Police officer regrets ‘chill out or I’ll choke you out’ comments during arrest, misconduct probe told

Police 'Do not cross' tape
Police 'Do not cross' tape

Pc Graham Kanes made the comments as he arrested Hassan Ahmed in Halifax in August 2020 in an incident which was captured on video, the hearing in Wakefield heard on Monday.

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A police officer regrets saying “chill out or I’ll choke you out” and “chill out or you’re going to sleep” as he restrained a man with a neck hold during an arrest, a misconduct hearing has been told.

Pc Graham Kanes made the comments as he arrested Hassan Ahmed in Halifax in August 2020 in an incident which was captured on video, the hearing in Wakefield heard on Monday.

In the footage shown to the panel, Mr Ahmed is heard to respond by saying: “I can’t breathe,” and: “I give up, I give up.”

Opening the case against the West Yorkshire Police officer, George Thomas said of Pc Kanes: “He accepts the language he used may have been insensitive and he regrets using it. But he understands he can say anything in order to gain control and that is what he did.”

He said: “He denies the allegations in their entirety.”

The panel was shown footage from a number of sources, including mobile phone shots posted on social media which have not been traced.

It was also shown bodyworn camera footage from another officer, Pc Andy Bell, who arrived as Pc Kanes and Mr Ahmed were on the floor.

After Mr Ahmed is put into a police car, the bodyworn camera footage, captures a bystander confronting Pc Kanes about what happened, saying: “Haven’t you seen what happened in America?”

The incident happened about three months after the death of George Floyd in the United States, which attracted worldwide media attention.

The bodyworn camera footage also captured Mr Ahmed shouting at Pc Bell as he was being transported to the police station in a van.

During the journey, Mr Ahmed says: “He had me in a choke.”

He said: “You know what happened to that black lad in America who died?”

And he said: “He was strangling me and I could not f****** breathe.”

Mr Ahmed angrily protests that he was being compliant and suggests that, if he wanted to resist arrest, he would have had no problems fighting off the officers as he trains regularly.

He said: “In the f****** car park, fist-on-fist, gypsy style.”

in the footage Mr Ahmed denies punching Pc Kanes, saying: “I slapped him”.

Earlier in the incident, Pc Bell’s bodyworn camera recorded Pc Kanes saying: “He lunged himself at me and, as he’s lunged at me, he’s caught me in the face with his fist.”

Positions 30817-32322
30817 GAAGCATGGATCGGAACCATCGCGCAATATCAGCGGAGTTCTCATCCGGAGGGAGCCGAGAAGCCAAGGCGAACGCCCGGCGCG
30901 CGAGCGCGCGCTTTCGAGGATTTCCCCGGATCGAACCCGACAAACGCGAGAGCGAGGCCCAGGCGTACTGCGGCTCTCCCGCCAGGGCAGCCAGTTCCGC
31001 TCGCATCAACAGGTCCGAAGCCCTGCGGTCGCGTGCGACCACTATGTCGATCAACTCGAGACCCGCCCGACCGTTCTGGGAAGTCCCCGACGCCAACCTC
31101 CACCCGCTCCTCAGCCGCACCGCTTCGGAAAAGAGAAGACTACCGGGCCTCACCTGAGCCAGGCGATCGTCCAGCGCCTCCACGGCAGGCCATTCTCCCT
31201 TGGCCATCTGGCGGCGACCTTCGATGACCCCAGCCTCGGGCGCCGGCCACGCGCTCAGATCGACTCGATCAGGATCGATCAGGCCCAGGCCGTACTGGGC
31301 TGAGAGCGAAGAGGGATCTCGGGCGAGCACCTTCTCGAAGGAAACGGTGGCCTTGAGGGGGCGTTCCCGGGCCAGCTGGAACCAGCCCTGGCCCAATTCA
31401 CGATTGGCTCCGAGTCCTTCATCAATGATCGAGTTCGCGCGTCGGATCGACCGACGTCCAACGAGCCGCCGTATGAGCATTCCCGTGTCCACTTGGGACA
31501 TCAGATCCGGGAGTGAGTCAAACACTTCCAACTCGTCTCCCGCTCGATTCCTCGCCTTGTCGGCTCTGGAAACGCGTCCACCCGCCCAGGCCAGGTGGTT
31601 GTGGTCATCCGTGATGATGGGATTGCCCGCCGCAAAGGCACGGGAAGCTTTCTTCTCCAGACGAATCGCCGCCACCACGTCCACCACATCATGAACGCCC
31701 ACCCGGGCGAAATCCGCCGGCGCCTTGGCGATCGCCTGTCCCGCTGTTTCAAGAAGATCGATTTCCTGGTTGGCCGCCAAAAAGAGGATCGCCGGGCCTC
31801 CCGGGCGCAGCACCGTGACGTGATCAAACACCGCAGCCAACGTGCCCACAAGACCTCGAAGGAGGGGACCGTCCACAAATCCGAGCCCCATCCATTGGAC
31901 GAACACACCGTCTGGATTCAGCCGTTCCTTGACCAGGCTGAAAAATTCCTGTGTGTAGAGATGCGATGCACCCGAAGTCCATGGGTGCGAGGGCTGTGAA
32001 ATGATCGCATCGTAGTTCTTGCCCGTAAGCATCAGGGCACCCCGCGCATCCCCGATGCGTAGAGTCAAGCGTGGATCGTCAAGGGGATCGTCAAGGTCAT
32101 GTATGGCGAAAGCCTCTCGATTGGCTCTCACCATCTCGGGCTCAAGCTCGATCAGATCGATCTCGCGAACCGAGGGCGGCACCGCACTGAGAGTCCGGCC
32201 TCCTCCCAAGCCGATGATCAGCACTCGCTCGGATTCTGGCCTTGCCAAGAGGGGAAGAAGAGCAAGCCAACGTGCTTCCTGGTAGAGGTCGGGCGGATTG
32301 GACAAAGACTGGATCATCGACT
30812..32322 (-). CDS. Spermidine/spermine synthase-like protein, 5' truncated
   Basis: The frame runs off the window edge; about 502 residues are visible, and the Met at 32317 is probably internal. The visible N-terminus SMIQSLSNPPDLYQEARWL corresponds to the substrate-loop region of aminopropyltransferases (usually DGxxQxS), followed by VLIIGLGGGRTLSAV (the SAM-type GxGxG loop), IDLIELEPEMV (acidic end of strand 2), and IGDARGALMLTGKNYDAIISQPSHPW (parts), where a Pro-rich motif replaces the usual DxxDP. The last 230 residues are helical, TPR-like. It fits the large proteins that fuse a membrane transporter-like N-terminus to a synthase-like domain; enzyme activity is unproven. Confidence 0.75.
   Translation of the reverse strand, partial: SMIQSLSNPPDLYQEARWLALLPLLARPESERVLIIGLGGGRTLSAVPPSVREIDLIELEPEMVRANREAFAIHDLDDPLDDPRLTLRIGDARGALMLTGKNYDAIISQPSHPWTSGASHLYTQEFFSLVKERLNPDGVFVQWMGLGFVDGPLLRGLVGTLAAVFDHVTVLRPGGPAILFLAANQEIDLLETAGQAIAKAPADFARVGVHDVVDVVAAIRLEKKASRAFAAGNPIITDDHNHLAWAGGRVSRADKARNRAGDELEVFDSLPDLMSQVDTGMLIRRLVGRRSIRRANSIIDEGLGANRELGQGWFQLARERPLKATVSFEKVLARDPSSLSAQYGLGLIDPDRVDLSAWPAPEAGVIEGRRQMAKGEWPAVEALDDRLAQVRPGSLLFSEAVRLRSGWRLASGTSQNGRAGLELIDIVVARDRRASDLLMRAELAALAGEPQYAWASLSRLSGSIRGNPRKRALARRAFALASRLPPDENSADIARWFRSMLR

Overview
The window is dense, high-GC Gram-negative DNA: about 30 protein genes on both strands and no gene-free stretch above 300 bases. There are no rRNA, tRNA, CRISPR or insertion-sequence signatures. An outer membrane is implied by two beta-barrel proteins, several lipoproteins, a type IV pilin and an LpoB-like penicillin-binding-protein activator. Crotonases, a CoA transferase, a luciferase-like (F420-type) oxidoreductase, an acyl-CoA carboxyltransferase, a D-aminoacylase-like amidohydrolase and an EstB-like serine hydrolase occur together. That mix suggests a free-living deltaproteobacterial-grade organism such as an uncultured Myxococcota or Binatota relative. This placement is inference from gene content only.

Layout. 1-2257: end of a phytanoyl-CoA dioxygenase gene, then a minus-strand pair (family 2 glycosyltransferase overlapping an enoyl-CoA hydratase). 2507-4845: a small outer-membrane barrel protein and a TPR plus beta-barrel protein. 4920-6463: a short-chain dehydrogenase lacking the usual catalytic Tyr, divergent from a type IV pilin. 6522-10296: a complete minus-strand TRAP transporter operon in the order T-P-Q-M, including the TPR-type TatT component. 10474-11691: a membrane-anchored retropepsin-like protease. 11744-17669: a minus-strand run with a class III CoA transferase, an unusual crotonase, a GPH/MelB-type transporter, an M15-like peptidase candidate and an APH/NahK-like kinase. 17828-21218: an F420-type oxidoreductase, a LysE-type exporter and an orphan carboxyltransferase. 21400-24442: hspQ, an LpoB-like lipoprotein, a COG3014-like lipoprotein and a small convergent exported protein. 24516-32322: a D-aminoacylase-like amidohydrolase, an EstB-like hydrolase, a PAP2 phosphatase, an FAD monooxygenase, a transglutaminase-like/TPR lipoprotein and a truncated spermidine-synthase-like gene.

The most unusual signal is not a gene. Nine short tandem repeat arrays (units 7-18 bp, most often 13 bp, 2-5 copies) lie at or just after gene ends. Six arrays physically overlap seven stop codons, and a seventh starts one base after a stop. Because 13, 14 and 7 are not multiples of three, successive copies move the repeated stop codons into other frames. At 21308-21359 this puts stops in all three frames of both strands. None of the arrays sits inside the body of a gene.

In the police station, Mr Ahmed is recorded saying: “Another 10 seconds and I could’ve been out.”

Mr Thomas said it was not disputed that the arrest of Mr Ahmed was lawful, as the officer had witnessed Mr Ahmed punching another man as he arrived at Spring Hall Gardens, in Halifax, on August 16.

Pc Kanes was originally called to the street following reports of group of girls banging on a door and making threats.

Mr Thomas said there was no allegation that race was factor in Pc Kanes’s treatment of Mr Ahmed.

The officer denies using excessive force while restraining Mr Ahmed, “including a choke and a punch”.

And he denies that a statement the officer provided describing how he was punched by Mr Ahmed “was not an accurate or truthful account of what had happened”.

Pc Kanes is alleged to have breached the Standards of Professional Behaviour in respect of authority, respect and courtesy; use of force; duties and responsibilities; discreditable conduct; and honesty and integrity.

The misconduct hearing is expected to last five days.

Mr Thomas said that choke holds were the only form of restraint explicitly discouraged during police training due to the potentially fatal risks involved.

He said that it was accepted this was a chaotic situation and Pc Kanes was dealing with an uncooperative, large and muscular man.

The barrister said the officer’s use of language showed that he was deliberately using a choke hold.

He said: “He was deliberately applying pressure to Mr Ahmed’s neck and he was deliberately preventing him from breathing.”

He added: “He was using the one technique he is trained not to use, even for a person violently resisting the police.”

Mr Thomas said the use of the neck hold was “potentially lethal” and “plainly excessive”.

He said: “It was an utterly inappropriate and dangerous use of force and abuse of authority.”

Mr Thomas said the “completely indefensible” language Pc Kanes used was “likely to cause a degree of terror to someone who was, at the time, having pressure applied for their neck”.